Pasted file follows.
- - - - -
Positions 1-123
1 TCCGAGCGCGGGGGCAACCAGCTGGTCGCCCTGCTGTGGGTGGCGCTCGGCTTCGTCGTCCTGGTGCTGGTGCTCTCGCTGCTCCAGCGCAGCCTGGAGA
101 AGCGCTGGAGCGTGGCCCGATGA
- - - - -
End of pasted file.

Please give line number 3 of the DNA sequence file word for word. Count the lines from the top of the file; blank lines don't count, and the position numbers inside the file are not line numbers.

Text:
101 AGCGCTGGAGCGTGGCCCGATGA